December 30, 2019

Taking a study break in the local mountains: A chat with Chris Ives

FOLLOWING HIS MENTOR: When Zen philosopher Masao Abe joined the CGU faculty, Chris Ives followed him here and eventually picked up his Religion doctorate. Ives is the author of the new book "Zen on the Trail." Photo: Courtesy Wisdom Publications

Hiking, as alumnus Chris Ives’ new book Zen on the Trail explains, can be more than just a good way to exercise. It can open up a doorway to the divine.

Ives’ book is featured in the new issue of The Flame magazine — and so is the following chat about his experiences as a hiker and as a student at the university (then known as CGS) back in the 1980s.


When did you discover your love for hiking?

I was born the son of the local scoutmaster in my hometown of Litchfield in northwestern Connecticut, near where the Appalachian Trail meanders through that corner of the state. I started hiking as a small boy and, as I got older, I hiked a lot on my own and with my brothers and friends. After graduating from high school, I moved from Litchfield at the south edge of the Berkshires to Williamstown (Massachusetts) at the north edge, where, as a student at Williams College, I started backpacking, too.

As I outline in the Zen on the Trail prologue, my love of hiking and backpacking led me from there to an array of spectacular spots around the world. In recent years, however, I’ve stayed off airplanes to keep my carbon footprint down, and I’ve done most of my hiking in the White Mountains, which is several hours from my home in the Boston area.

What was your experience like as a doctoral student in Religion at CGU (then CGS)?

After I graduated from Williams, I studied and practiced Zen in Kyoto for five years. In 1981, I followed my mentor in Japan, Zen philosopher Masao Abe, to CGS where he joined the Department of Religion. My main intention was to continue studying with—and translating for—Abe; but once I landed in Claremont, I immediately became intrigued by the thought of Abe’s main Christian dialogue partner, theologian John Cobb. It was in large part through Cobb’s influence that I wrote my dissertation on Zen social ethics. Over the years my scholarly focus has continued to be on Zen ethics, and my recent research and writing on Buddhism and environmental ethics have been greatly informed by Cobb’s writings.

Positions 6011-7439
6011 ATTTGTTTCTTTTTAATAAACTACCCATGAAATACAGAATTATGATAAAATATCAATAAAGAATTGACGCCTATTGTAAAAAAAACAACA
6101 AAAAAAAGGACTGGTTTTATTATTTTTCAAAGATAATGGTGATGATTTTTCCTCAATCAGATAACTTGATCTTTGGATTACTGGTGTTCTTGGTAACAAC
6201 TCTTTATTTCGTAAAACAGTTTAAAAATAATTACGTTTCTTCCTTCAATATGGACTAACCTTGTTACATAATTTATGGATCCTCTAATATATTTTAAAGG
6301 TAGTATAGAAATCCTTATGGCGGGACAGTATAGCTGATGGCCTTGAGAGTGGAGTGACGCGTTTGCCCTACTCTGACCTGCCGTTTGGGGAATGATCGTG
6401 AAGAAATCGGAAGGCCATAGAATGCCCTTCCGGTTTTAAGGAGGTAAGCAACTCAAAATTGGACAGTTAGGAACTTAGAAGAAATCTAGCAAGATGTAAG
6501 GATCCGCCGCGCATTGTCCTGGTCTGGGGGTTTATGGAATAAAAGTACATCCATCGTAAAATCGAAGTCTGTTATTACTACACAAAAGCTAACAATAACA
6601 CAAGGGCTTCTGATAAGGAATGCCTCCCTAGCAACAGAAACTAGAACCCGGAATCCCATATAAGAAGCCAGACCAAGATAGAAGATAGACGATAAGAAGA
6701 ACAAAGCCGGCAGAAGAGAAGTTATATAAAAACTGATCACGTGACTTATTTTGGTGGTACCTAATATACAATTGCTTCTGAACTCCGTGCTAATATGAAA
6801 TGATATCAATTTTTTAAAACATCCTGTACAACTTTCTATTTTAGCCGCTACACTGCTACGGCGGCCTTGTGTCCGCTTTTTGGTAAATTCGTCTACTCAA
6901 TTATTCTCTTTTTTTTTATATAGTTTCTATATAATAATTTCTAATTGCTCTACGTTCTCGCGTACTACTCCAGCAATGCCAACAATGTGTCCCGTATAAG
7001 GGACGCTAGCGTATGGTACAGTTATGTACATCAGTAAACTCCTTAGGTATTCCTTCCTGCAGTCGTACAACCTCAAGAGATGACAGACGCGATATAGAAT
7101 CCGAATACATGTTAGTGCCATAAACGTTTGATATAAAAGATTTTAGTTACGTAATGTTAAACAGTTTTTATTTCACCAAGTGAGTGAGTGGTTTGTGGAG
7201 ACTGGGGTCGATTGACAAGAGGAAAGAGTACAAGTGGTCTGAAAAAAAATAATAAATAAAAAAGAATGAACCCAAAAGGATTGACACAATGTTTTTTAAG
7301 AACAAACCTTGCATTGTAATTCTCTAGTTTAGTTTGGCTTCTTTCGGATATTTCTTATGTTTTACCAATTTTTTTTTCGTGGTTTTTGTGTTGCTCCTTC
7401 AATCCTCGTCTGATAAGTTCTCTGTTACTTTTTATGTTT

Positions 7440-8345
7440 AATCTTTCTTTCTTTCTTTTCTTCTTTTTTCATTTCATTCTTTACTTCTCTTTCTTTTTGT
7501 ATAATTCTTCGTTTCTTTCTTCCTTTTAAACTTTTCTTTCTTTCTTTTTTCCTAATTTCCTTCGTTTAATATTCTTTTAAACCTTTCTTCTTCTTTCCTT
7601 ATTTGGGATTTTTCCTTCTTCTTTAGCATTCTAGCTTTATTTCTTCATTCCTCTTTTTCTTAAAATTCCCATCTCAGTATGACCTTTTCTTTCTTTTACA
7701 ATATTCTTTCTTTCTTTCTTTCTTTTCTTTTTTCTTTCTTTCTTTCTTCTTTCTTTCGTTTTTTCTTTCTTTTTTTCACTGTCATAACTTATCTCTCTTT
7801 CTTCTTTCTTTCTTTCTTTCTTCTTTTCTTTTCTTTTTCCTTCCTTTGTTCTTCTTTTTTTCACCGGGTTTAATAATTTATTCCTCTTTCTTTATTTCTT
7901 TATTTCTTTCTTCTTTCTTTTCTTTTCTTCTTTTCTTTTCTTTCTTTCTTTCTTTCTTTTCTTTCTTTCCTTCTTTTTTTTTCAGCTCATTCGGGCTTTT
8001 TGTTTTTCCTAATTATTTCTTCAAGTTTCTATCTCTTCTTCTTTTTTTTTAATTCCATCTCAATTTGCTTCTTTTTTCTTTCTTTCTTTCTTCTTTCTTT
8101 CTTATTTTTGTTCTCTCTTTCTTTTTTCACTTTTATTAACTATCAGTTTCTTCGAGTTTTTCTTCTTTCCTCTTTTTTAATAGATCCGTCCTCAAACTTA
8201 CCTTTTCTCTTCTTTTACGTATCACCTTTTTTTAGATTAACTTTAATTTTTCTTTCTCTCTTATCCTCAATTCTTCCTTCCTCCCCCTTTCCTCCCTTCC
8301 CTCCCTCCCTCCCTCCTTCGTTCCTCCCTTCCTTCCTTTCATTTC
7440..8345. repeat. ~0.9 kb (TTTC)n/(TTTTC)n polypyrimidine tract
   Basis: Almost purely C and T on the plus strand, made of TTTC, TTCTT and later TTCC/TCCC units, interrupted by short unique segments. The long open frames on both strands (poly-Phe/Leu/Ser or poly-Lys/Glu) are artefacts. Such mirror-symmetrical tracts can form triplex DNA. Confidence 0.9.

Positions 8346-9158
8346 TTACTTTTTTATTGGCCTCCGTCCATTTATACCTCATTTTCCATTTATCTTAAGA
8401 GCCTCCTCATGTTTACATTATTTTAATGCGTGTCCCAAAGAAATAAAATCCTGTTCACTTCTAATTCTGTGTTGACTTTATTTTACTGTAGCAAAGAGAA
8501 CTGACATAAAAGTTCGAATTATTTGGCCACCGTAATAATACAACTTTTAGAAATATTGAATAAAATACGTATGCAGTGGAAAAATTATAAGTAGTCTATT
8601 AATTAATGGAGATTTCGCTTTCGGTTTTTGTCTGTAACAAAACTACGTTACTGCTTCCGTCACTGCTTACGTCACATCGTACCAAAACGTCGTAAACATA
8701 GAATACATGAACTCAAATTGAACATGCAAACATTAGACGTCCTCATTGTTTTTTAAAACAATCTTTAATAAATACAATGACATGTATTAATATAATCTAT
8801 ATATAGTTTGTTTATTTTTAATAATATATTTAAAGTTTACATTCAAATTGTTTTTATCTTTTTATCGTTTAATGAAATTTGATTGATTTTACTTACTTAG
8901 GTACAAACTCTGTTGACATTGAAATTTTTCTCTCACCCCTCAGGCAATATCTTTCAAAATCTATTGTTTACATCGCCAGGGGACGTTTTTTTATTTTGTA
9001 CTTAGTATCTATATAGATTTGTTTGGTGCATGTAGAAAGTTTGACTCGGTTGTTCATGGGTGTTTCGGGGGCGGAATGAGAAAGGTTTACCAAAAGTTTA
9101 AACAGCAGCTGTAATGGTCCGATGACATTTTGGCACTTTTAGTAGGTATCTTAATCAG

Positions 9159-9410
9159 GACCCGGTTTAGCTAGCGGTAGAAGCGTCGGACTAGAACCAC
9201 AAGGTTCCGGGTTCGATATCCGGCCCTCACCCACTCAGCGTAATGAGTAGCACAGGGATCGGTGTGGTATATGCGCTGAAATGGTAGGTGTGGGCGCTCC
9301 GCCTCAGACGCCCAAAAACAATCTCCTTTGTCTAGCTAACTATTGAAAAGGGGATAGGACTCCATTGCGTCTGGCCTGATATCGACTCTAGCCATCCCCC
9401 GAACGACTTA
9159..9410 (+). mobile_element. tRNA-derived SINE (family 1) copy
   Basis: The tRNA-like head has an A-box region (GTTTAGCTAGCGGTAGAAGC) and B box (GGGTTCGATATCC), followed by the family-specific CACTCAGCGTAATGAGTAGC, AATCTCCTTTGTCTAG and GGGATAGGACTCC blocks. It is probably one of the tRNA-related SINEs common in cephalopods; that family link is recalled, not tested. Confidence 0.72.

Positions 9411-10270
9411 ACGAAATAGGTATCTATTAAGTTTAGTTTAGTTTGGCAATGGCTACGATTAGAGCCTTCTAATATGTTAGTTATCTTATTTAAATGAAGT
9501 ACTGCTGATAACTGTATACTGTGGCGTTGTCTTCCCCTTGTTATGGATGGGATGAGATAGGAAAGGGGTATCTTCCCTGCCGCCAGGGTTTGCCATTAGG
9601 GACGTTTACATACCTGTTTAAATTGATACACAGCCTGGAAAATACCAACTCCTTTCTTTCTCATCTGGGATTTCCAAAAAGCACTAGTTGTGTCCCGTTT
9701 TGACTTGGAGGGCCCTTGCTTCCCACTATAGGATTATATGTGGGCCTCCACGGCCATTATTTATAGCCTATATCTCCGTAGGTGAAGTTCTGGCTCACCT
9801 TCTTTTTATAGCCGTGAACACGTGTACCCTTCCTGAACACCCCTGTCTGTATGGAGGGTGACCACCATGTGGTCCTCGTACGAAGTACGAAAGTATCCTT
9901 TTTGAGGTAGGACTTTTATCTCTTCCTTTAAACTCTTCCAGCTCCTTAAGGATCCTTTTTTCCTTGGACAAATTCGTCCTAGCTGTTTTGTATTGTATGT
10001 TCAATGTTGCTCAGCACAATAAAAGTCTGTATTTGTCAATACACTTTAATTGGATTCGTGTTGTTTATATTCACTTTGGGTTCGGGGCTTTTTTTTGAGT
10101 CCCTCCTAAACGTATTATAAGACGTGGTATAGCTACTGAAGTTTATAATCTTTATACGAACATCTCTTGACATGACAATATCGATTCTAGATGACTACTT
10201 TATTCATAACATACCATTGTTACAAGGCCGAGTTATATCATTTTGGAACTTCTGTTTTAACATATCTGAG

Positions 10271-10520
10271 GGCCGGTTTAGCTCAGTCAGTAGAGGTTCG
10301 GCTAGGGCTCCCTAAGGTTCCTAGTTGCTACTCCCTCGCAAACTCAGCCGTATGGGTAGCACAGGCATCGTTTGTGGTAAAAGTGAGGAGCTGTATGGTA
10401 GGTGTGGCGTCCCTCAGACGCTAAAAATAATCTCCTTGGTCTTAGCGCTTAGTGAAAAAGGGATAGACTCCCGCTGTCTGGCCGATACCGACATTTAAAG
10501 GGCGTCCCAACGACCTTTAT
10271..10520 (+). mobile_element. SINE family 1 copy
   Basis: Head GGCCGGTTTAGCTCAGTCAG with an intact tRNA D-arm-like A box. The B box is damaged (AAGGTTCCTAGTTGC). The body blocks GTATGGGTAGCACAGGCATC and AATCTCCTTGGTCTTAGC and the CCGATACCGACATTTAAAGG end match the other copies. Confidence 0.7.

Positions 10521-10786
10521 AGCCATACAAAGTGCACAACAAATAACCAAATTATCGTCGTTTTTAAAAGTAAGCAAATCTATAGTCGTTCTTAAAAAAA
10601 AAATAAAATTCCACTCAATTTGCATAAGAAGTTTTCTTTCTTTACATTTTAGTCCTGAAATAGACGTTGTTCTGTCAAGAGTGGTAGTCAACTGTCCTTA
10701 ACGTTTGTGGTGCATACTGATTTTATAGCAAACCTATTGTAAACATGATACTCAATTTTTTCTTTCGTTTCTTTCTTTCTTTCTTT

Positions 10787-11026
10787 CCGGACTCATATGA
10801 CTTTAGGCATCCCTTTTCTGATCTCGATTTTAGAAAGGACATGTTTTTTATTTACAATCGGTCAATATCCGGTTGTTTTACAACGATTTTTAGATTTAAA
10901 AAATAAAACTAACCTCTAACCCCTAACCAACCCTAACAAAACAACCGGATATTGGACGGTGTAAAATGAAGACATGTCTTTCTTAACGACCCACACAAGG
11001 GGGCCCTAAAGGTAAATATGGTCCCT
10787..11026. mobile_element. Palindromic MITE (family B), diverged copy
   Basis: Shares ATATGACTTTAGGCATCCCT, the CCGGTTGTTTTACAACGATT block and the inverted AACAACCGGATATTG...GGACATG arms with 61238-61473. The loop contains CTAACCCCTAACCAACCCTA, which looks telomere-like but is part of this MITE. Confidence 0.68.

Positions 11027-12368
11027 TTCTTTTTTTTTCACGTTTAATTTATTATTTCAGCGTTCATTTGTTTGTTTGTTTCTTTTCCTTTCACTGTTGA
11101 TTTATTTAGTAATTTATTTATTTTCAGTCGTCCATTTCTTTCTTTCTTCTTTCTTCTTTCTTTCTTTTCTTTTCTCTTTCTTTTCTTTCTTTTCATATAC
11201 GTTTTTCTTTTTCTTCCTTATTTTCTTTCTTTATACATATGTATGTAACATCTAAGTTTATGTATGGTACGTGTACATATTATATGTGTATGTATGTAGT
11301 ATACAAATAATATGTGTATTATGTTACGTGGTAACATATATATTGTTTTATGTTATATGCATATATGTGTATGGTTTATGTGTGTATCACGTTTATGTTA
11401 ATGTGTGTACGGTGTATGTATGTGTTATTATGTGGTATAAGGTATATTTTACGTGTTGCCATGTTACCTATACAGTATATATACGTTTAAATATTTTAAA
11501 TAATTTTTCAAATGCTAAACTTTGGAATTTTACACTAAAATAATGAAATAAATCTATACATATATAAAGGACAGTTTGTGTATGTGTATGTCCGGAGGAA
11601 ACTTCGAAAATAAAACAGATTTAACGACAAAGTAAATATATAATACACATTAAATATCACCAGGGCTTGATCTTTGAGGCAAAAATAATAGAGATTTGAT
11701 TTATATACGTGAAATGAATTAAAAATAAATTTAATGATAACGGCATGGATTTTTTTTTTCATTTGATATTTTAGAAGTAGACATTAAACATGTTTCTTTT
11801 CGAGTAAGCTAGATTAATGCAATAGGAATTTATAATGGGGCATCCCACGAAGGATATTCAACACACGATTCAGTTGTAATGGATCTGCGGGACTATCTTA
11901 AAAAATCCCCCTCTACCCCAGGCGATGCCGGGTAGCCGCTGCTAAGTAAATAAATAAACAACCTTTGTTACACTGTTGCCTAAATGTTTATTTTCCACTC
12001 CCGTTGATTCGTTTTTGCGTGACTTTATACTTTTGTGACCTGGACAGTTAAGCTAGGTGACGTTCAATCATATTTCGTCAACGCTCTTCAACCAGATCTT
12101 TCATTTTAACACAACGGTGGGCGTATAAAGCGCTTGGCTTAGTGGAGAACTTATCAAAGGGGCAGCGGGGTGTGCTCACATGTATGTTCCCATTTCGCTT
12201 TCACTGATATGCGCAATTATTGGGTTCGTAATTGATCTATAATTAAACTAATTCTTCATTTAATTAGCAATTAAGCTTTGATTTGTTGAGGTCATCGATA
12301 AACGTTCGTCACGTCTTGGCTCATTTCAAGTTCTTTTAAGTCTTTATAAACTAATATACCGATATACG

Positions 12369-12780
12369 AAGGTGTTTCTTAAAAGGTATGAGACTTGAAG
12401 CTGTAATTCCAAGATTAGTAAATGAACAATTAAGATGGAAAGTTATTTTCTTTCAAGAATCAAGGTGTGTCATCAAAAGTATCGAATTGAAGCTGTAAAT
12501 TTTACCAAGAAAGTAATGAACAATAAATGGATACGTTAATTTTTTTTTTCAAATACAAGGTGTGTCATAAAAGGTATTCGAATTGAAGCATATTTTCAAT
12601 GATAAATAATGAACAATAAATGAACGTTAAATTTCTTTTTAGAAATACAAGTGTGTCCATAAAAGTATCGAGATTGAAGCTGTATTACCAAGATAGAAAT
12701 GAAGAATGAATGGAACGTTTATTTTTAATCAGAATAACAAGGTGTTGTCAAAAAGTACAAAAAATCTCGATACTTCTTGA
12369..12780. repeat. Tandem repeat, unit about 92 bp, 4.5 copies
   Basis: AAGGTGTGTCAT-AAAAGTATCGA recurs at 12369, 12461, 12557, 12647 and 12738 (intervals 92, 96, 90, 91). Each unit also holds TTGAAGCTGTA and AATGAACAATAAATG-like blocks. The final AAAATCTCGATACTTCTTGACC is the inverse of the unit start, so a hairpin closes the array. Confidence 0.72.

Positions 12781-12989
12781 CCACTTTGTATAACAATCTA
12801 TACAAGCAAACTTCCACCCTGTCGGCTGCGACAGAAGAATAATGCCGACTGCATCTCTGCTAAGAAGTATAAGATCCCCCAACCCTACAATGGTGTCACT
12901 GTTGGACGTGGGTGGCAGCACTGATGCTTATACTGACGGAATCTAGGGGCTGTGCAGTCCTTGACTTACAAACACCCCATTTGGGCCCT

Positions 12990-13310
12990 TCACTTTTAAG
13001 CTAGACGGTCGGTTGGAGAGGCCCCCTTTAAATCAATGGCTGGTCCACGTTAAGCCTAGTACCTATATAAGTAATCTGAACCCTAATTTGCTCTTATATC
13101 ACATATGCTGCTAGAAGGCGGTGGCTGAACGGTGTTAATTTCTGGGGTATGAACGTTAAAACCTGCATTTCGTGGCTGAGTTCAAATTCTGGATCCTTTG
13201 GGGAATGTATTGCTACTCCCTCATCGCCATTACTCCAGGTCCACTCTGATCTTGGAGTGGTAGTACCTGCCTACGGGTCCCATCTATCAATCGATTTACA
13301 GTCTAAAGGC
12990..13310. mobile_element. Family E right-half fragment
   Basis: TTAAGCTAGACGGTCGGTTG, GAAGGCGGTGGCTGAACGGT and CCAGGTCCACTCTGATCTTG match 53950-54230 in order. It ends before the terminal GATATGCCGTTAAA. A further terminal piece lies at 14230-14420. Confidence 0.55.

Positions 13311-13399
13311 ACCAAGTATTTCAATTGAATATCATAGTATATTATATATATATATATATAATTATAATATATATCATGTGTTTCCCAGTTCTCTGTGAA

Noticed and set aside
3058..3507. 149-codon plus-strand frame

Did you ever hike any of our local mountains, such as Mt. Baldy?

I did a lot of hiking up on Mt. Baldy, and on Mt. San Gorgonio and other peaks in the San Gabriel Mountains. Sometimes I would go on shorter hikes, often up Icehouse Canyon near Mt. Baldy Village. With these jaunts I indulged my longstanding love of hiking while also giving myself a break from my academic work down the road in Claremont.

Are there spiritual experiences to be had on a nearby mountain like Mt. Baldy or does transformation require something grander and more exotic?

While the village of Mt. Baldy sits at 4,193 feet, Mt. Baldy itself tops out at 10,064 feet, tall and demanding enough to make me a humble hiker! Though impressive peaks like Baldy have impacted people across cultures, spiritual experiences and transformation can also happen in a small stand of trees on the edge of a suburban neighborhood or on a Central Park lawn in the middle of Manhattan.

One point I try to make in Zen on the Trail is that the driven-ness of many hikers to summit a peak or have an “epic” experience often makes it hard to shift from ego-driven doing mode to spirit-filled being mode. Perhaps mountains are most transformative when we view them as liminal spaces where we can slow down, pay attention, and be present to what is happening in and around us, even if we only get a mile up the trail.

Read more in the fall 2019 issue of The Flame.